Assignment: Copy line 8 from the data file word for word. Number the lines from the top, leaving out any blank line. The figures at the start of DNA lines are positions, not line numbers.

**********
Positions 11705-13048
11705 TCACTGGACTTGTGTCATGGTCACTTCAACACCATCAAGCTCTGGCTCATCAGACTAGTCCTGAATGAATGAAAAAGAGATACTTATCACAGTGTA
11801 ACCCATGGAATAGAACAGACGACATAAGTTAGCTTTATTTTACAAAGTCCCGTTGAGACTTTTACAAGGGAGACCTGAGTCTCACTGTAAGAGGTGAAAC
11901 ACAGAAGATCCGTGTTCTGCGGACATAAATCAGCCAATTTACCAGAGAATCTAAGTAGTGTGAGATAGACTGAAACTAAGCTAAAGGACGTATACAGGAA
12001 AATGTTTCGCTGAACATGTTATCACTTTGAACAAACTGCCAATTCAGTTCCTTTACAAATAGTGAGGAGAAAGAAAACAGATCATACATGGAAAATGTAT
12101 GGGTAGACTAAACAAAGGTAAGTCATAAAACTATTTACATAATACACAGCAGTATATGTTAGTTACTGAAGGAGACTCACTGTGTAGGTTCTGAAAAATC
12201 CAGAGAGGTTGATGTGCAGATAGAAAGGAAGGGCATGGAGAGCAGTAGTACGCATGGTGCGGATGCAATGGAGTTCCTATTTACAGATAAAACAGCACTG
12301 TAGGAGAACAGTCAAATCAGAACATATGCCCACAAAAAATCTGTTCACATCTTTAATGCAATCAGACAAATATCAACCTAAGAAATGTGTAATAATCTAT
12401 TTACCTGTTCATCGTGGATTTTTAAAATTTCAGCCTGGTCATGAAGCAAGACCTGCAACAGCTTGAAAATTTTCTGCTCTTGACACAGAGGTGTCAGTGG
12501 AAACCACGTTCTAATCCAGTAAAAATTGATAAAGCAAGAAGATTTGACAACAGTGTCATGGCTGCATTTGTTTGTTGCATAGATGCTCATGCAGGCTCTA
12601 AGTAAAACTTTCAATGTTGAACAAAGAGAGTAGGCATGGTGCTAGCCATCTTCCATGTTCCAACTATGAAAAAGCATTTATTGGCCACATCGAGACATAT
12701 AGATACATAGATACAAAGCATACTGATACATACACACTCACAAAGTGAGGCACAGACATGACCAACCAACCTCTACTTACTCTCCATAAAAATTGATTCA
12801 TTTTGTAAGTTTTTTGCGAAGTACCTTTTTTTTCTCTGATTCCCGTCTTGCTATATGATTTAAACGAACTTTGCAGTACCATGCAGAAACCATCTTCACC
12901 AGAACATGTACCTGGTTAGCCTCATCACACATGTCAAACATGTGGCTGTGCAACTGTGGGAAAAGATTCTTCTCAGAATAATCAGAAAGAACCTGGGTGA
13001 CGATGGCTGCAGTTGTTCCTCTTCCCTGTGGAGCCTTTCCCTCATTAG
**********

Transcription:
12301 TAGGAGAACAGTCAAATCAGAACATATGCCCACAAAAAATCTGTTCACATCTTTAATGCAATCAGACAAATATCAACCTAAGAAATGTGTAATAATCTAT